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Five Ways to Expand Your Comfort Zone


Expanding your comfort zone isn't quite the same as building self-confidence. However, the two do fit together rather nicely. The one begets the other. So many people feel stuck in a rut... bored from a routine that is safe and comfortable but not very exciting. Fear of falling flat on your face or of looking foolish stops you from reaching out beyond that cozy little life you've created for yourself. If your goal is to expand your comfort zone, then you must think positive while doing these. Remember that nothing really bad can happen to you if you are smart in how you go about trying new things. It's all just new adventures. Become like a curious child and have some fun.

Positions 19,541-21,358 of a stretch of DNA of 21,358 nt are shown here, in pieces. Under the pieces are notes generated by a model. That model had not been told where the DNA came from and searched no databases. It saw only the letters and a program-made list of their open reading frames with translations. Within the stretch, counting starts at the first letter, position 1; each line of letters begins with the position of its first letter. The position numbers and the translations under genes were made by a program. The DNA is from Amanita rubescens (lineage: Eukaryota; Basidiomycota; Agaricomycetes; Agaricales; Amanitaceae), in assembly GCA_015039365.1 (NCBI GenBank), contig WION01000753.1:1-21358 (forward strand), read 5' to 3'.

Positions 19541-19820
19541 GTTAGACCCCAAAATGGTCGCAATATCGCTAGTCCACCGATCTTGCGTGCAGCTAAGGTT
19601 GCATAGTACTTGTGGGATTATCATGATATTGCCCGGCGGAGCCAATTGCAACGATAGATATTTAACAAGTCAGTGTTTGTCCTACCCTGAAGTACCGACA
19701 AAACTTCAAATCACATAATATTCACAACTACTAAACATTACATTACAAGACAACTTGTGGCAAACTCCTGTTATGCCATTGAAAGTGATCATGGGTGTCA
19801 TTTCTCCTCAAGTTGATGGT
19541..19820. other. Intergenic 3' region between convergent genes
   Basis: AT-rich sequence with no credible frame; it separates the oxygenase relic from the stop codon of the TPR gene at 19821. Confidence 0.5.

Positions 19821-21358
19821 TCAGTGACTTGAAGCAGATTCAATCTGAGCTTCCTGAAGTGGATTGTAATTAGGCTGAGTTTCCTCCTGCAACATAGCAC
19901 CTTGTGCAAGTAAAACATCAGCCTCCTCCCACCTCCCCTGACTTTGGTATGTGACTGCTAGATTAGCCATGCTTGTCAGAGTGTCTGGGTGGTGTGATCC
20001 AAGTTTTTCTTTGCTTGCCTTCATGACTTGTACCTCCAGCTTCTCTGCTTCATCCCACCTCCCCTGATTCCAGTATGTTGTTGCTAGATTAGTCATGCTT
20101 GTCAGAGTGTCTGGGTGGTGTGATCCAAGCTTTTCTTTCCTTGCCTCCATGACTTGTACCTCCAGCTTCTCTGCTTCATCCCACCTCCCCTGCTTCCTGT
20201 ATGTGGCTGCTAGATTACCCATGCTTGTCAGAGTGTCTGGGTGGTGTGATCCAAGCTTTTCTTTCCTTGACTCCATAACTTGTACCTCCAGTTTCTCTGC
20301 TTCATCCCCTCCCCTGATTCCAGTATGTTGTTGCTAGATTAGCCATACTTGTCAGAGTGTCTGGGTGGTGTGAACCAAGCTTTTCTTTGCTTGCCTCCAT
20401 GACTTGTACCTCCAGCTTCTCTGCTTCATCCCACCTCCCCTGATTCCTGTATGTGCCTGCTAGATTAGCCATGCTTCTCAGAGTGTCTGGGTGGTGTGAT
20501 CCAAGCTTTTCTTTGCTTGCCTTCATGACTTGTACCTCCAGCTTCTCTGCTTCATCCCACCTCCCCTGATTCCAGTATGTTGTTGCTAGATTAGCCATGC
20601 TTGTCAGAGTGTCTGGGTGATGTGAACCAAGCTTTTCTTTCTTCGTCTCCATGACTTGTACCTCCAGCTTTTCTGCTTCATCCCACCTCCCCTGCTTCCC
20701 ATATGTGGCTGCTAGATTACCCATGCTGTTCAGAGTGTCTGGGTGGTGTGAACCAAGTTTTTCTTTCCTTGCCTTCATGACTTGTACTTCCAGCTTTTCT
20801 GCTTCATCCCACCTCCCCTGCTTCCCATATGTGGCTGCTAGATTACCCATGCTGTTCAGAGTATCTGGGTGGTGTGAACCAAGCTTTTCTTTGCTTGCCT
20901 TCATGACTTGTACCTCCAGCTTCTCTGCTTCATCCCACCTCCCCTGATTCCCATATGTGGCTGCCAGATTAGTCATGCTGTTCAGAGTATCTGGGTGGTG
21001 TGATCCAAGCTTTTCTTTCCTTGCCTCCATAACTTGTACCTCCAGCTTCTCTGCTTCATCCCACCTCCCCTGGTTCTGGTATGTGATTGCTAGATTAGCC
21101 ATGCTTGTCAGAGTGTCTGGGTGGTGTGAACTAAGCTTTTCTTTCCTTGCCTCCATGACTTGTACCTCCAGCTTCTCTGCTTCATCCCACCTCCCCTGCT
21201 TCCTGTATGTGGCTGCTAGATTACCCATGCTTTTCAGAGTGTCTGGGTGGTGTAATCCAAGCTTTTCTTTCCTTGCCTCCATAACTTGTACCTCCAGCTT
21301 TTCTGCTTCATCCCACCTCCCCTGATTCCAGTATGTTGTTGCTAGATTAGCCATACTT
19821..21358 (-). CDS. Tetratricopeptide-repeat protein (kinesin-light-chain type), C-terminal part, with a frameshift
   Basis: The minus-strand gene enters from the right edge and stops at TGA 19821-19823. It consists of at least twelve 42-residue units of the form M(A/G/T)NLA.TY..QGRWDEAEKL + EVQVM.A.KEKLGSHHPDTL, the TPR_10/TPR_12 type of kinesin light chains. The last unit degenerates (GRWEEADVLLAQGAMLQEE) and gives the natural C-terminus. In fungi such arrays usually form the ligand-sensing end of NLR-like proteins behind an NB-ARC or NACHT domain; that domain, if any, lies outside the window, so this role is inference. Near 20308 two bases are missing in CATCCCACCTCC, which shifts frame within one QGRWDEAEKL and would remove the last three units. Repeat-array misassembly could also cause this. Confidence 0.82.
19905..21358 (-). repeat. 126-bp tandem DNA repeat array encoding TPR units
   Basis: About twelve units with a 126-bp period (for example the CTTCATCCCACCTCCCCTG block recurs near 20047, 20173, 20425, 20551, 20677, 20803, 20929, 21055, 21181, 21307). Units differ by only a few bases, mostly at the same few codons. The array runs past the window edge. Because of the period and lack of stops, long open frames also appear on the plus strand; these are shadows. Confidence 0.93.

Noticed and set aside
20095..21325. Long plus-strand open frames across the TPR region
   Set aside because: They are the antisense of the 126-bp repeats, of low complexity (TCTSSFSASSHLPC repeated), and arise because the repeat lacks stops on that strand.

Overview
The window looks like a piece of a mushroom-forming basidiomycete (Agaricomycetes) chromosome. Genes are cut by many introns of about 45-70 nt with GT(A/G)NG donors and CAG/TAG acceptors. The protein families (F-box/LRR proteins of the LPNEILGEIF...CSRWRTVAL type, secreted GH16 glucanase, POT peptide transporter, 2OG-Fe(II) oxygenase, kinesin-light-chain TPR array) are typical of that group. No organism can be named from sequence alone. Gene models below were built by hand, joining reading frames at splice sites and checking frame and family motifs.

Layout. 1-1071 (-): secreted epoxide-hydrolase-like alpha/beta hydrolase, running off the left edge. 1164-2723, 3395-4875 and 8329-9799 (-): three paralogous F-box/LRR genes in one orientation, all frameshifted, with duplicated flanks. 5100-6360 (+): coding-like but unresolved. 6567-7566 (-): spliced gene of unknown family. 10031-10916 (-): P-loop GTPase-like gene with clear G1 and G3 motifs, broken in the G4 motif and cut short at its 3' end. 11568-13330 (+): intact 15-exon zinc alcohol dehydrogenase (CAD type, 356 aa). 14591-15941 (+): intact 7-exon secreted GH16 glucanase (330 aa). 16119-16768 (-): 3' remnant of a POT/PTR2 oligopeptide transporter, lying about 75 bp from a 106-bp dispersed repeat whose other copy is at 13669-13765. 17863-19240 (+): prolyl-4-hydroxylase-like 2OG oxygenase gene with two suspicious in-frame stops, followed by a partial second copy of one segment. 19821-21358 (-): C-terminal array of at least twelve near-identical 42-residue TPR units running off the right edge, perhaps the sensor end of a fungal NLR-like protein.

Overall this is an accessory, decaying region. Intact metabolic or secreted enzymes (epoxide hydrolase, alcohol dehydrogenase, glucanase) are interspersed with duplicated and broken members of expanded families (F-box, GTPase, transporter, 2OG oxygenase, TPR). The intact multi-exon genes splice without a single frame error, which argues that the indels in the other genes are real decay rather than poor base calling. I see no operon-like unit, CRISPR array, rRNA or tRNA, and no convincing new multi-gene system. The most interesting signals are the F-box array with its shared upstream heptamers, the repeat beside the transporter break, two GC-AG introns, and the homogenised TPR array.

1) Join Toastmasters or take a theater class. The idea here is that you force yourself into public speaking. By learning how to project your voice and how to think clearly while on stage, you will be able to better conduct yourself in business and when getting your point across to others. This will build a lot of self-confidence, which will help you to really push your comfort zone in regards to speaking out in front of others. Everyone is always terrified at first. Public speaking is the number one phobia in America. You will be shocked to discover just how much fun this can be. You'll get bit by the acting bug or the public speaking bug before you know it. It will most likely become a new hobby that you'll love dearly.